There was a Fred Astaire and Leslie Caron musical Daddy Long-Legs taken roughly from the book by Jean Webster. As much as I love musicals, and as many as I have seen, this one from 1955 is one that I haven’t seen. I don’t know how I could have missed it, but yet I have. Seeing it on the DIRECT TV menu put it in my mind, so of course this past weekend, I chose that horse to win the Kentucky Derby. Probably not the best of methods to choose a Derby winner, as Daddy Long Legs came in dead last but with great memories.
The Original or the Sequel?
My first Webster book was my grandmother’s copy of Just Patty, which reminded me of the later Five Little Pepper books when Polly was a young lady. I enjoyed it and was on the look out for more books by Webster. Scholastic Books had Daddy-Long-Legs and I was enchanted. At one point, Judy is in college trying valiantly to catch up to the other girls who have such different backgrounds. She starts a voracious remedial reading program in the midst of all her other college courses. Judy wants to do well to justify the trustee’s expenditure of money, she wants to pay it all back, she wants to earn her own way and she craves knowledge. It is a coming of age story still relevant today, especially with the cost of college so incredibly high.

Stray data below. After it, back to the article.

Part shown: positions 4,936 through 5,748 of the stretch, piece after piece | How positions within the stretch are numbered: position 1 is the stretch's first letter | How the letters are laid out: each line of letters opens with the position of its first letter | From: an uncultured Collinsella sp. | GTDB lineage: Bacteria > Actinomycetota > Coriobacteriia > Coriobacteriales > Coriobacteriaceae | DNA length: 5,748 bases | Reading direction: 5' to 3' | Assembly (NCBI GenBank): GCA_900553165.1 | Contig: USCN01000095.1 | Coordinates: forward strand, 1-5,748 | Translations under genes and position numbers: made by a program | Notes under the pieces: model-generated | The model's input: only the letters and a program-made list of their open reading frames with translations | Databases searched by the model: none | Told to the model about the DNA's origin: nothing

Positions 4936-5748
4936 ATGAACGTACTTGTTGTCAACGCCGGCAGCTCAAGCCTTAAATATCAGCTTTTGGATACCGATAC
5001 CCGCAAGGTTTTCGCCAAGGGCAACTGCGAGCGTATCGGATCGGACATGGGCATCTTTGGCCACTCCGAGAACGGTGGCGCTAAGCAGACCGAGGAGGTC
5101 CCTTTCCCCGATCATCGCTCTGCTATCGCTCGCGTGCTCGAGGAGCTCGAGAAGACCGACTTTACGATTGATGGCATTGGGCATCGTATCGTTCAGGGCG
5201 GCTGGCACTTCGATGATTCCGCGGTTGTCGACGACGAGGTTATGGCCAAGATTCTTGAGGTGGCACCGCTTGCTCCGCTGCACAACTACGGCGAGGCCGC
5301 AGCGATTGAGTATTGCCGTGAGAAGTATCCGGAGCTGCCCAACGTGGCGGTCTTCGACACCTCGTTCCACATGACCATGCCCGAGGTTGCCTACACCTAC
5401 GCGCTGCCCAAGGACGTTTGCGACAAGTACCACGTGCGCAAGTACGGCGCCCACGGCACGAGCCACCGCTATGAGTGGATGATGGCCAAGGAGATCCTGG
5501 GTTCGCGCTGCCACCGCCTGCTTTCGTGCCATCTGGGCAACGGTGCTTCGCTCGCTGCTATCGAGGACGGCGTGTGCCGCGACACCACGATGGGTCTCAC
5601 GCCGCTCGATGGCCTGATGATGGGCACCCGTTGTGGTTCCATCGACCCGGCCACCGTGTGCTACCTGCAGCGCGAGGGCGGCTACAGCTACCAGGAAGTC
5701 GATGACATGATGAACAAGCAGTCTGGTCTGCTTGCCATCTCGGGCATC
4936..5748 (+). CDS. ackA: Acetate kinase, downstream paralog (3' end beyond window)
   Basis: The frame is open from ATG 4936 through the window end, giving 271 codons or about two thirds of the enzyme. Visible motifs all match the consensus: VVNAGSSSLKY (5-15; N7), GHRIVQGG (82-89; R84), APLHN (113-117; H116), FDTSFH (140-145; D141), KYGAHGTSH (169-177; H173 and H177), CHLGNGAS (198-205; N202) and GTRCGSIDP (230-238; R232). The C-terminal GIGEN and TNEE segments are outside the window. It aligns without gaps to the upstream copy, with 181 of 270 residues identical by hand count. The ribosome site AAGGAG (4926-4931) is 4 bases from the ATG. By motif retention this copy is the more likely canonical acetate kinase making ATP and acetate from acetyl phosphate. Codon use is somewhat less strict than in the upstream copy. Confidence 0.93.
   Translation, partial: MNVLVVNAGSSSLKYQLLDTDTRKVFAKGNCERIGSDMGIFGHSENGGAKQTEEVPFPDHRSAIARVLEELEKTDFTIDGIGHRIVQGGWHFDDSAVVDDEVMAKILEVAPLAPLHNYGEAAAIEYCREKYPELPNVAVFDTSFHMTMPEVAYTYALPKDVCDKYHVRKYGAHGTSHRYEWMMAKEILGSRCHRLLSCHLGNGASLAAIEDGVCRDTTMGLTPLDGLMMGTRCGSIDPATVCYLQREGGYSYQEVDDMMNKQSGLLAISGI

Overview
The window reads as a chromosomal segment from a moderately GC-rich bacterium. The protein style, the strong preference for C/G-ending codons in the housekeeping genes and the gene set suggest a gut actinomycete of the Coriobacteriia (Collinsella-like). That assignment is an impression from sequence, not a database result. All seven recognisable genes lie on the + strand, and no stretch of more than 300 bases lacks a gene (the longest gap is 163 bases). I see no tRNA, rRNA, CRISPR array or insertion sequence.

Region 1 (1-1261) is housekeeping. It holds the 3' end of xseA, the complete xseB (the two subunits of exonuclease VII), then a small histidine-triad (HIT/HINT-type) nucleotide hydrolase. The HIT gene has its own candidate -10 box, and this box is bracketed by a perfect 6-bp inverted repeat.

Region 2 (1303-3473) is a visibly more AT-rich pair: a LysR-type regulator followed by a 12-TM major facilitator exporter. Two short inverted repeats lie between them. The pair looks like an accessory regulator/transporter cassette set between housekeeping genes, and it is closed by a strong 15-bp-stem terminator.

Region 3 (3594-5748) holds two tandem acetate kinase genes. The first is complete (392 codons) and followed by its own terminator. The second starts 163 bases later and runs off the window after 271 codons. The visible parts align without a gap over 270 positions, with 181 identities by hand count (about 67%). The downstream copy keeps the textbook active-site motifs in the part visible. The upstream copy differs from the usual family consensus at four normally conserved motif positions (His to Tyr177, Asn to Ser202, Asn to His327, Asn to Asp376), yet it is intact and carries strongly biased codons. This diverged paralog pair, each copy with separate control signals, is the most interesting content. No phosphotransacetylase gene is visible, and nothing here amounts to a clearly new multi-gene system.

Dear Enemy, on the other hand, takes place after college graduation in a time when most women married without ever going to college much less using what they learned in college to find and keep a job. Sallie does not want to be merely arm candy for a politician and so she takes on job the running of an orphanage nearly on a dare. Again a coming of age story with a great deal of personal growth. Still relavent today, why spend a hundred thousand dollars to graduate from college and never use the knowledge gained?
Daddy-Long-Legs celebrates its 100th anniversary this year, 2012. Dear Enemy, the sequel, was published in 1915. Both books are written in an epistolary style with female protagonists. Both are written describing, at the time, revolutionary ideas about women’s place in society and women’s work.
I recommend them both, but if I had to choose, it would be Dear Enemy. Sequels are not usually the better of the pile, but in this case, that would be my vote. Of course, I still need to find and read the other Patty books which somehow have escaped my purview.